Chapter 6 improving your vocabulary


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Chapter 6 improving your vocabulary

  1. 1. HOW TO STUDY IN COLLEGE Chapter 6 – Improving your vocabulary
  2. 2. Improving your vocabulary <ul><li>Trouble/struggles in a class can sometimes be traced to poor comprehension of terms essential to subject matter </li></ul><ul><li>Some first year courses can introduce almost as many new words as a first year FL course </li></ul><ul><ul><li>Chemistry: kinetic, isomer, etc. </li></ul></ul><ul><li>Some courses introduce new meanings for terms you already know; should be learned as if new words </li></ul>
  3. 3. Improving your vocabulary <ul><li>A large wide-ranging vocabulary is necessary for grasping important ideas and facts (mechanic and tool kit analogy) </li></ul>
  4. 4. Using a dictionary <ul><li>According to text, using a dictionary is the best way to improve vocabulary when your encounter a new word </li></ul><ul><li>Context clues : can be useful, but have limitations </li></ul><ul><ul><li>Provides only the meaning fitting the situation </li></ul></ul><ul><ul><li>You often end up with a synonym (not quite the same) </li></ul></ul><ul><ul><li>Your guesswork can be slightly or greatly mistaken </li></ul></ul>
  5. 5. Using a dictionary <ul><li>Pocket dictionary suggested . . . </li></ul><ul><li>Abridged vs. unabridged </li></ul><ul><li>Be aware that NO WORD IS EVER FULLY DEFINED EVEN BY A GOOD DICTIONARY! </li></ul><ul><ul><li>Words have multiple shades of meaning – these become apparent when using words in a variety of context. </li></ul></ul><ul><ul><li>DETERIORATION (pollution, corruption, recession, atrophy, loss) </li></ul></ul><ul><ul><ul><li>The deterioration of: honesty in government, economy, atmosphere, muscles . . .. </li></ul></ul></ul>
  6. 6. Recognizing word roots and prefixes <ul><li>Get to know the most common English roots and prefixes to help learn more than one word at a time </li></ul><ul><li>Root = the core of the word; it holds the basic meaning </li></ul><ul><li>Prefix = a word beginning that modifies the root </li></ul><ul><li>Estimated 60% of common use English are made partly or entirely of prefixes or roots – once learned, they can help you understand many words with no dictionary </li></ul>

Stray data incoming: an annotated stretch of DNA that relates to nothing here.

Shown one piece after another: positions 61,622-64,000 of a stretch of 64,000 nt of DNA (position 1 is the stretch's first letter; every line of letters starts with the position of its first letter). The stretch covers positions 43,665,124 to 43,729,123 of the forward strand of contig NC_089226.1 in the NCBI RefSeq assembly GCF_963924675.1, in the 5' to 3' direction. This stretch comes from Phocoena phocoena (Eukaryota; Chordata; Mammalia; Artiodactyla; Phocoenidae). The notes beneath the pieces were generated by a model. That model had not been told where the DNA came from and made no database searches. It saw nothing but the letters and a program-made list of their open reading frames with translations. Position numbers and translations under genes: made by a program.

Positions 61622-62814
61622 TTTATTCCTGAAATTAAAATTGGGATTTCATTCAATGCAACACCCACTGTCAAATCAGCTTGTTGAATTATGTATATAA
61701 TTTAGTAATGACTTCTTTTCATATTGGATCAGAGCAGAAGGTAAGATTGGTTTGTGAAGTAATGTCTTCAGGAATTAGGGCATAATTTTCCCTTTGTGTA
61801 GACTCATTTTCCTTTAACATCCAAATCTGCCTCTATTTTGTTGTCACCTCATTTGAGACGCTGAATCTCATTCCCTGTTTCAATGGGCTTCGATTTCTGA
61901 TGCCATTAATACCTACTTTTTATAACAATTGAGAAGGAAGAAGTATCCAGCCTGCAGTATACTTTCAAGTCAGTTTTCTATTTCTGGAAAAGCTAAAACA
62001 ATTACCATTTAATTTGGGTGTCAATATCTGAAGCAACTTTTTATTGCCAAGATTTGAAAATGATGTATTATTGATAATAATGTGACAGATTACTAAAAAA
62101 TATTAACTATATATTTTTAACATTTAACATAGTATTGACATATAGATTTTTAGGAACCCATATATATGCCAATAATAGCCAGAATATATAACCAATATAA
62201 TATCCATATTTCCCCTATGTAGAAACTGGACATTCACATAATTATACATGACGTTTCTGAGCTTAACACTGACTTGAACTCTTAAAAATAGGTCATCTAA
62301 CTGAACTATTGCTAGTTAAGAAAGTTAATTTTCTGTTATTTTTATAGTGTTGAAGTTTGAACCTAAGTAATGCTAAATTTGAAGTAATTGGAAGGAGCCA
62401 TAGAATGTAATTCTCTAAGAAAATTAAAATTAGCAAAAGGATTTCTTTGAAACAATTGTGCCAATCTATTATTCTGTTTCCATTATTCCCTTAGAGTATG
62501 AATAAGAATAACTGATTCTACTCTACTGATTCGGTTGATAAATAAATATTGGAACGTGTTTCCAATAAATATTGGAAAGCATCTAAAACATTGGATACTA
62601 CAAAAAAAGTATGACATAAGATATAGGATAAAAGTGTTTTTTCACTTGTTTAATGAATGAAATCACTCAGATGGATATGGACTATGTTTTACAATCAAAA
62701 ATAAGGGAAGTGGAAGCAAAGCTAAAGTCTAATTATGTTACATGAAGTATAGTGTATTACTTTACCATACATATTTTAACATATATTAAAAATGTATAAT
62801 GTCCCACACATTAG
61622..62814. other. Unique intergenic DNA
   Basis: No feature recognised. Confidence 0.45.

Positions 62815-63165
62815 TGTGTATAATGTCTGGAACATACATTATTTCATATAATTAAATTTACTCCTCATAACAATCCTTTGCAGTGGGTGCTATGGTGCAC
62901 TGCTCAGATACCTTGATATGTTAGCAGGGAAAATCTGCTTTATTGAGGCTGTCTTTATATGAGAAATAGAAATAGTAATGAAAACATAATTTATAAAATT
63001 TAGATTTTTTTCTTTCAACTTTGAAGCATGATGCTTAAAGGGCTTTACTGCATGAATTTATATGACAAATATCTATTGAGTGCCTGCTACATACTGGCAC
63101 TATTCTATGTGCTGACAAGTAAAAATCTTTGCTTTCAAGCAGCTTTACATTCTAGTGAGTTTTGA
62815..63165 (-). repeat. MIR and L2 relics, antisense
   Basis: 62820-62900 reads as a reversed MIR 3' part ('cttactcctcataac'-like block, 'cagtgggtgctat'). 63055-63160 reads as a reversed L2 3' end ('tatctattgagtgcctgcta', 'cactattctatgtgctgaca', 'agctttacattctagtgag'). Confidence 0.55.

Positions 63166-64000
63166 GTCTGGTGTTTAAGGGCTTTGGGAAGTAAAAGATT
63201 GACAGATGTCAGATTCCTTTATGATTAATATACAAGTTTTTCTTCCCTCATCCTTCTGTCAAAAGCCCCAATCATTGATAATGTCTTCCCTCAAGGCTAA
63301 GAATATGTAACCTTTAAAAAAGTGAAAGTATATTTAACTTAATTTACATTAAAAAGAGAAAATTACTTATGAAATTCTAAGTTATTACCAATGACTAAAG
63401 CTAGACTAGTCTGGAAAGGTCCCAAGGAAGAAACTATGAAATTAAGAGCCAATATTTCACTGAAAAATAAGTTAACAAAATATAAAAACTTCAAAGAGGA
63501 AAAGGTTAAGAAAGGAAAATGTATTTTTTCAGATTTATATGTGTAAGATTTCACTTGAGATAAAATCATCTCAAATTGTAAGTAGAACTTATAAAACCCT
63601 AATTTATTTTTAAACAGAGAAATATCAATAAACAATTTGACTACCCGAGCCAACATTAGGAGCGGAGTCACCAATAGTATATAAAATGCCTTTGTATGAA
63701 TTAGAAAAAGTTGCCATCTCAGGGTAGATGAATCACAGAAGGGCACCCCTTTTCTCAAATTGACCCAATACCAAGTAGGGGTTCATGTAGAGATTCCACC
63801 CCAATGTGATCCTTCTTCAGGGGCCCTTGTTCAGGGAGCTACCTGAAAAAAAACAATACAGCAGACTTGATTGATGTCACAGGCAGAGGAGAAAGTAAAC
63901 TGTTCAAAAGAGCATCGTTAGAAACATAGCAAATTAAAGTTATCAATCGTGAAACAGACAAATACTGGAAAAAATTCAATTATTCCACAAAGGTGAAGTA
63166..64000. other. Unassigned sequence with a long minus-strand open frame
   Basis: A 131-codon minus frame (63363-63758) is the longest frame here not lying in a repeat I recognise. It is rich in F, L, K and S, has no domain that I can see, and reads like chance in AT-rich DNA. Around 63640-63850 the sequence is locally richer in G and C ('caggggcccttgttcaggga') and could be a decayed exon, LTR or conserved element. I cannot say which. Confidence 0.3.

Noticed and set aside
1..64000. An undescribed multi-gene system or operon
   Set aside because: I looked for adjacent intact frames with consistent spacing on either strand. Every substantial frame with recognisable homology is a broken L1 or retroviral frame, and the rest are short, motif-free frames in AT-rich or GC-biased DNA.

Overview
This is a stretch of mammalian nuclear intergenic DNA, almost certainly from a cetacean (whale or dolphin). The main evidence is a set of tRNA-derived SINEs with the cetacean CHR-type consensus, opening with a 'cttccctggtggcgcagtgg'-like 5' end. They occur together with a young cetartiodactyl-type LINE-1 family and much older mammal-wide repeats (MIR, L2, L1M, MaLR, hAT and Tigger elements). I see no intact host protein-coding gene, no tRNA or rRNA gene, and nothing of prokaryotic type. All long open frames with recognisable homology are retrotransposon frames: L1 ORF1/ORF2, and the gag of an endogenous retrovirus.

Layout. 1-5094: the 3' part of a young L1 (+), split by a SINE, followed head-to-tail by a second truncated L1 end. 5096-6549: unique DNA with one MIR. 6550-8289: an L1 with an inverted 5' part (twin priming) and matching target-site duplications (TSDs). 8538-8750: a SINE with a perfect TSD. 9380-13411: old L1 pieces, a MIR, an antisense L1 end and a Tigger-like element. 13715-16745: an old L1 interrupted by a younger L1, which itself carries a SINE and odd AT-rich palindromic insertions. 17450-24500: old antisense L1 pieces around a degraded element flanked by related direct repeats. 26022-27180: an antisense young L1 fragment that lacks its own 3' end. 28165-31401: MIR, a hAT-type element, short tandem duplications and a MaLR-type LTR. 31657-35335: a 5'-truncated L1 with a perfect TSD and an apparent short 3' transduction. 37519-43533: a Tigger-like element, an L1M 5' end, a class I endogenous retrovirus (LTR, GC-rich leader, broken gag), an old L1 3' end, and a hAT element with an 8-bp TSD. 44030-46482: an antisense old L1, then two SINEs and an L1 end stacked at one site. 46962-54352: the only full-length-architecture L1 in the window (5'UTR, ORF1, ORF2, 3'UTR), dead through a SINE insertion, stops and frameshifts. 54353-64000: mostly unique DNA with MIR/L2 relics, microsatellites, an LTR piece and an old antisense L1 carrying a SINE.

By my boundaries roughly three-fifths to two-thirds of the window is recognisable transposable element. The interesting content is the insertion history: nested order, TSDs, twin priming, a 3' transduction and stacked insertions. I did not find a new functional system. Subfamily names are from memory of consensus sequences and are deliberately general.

7. 7. Recognizing word roots and prefixes video
  8. 8. Recognizing word roots and prefixes <ul><li>Table 6.1 (129) – Common word roots (bio, cardio, geo, hydro, pyro) </li></ul><ul><li>Table 6.2 (130) – common prefixes (anti, de, multi, non, pre) </li></ul><ul><li>Knowing meanings of prefixes/roots can unlock meanings of unfamiliar words, but it should not replace a good ol’ dictionary </li></ul>
  9. 9. Mastering difficult words <ul><li>No quick/easy way to a powerful vocabulary </li></ul><ul><ul><li>Book suggests writing new words down on notecards </li></ul></ul><ul><ul><ul><li>record words encountered in the classroom or in textbooks </li></ul></ul></ul><ul><ul><li>In textbook readings, pay special attention to the definitions of words (defined after first used or in glossary) </li></ul></ul><ul><ul><li>Learn words that intrigue you; more effective than memorizing from a given list </li></ul></ul>
  10. 10. The frontier vocabulary system <ul><li>Based on natural learning processes </li></ul><ul><ul><li>The four characteristics of all learning processes: </li></ul></ul><ul><ul><ul><li>Skills progress from the simple to the complex </li></ul></ul></ul><ul><ul><ul><li>Each skill is developed in an orderly sequence of steps </li></ul></ul></ul><ul><ul><ul><li>Each step is at a different level of difficulty </li></ul></ul></ul><ul><ul><ul><li>No significant step may be skipped. Each step seems to develop the muscle or brain pattern that makes the next step possible. </li></ul></ul></ul><ul><ul><li>Same with learning words – progress from simple to complex </li></ul></ul><ul><ul><li>Difficulty in learning a word depends on the complexity of the idea it stands for </li></ul></ul>
  11. 11. The frontier vocabulary system <ul><li>The basis of the frontier vocabulary system: </li></ul><ul><li>Easiest words learned first </li></ul><ul><li>At the forward edge of the mass of all the words that have been mastered is an individual’s frontier; very few words beyond frontier have been mastered </li></ul><ul><li>Greatest learning takes place in the frontier area </li></ul><ul><li>Words in the frontier area are similar; here, almost-known words need only a “slight straightening out” </li></ul><ul><li>Learning becomes inefficient when a learner skips beyond the frontier </li></ul>
  12. 12. The frontier vocabulary system <ul><li>Frontier words: you might know how to pronounce it; you may know one of its meanings. </li></ul><ul><li>You can master these words with minimal effort, rapid progress </li></ul>
  13. 13. Vocabulary development <ul><li>Words are difficult to remember out of context; it helps to have a body of information with which to associate a word </li></ul><ul><li>Learn words by concept/illustration – this makes them especially memorable </li></ul>